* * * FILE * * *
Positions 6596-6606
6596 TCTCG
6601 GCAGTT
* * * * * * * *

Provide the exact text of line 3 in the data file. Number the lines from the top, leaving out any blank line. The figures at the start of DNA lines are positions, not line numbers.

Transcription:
6601 GCAGTT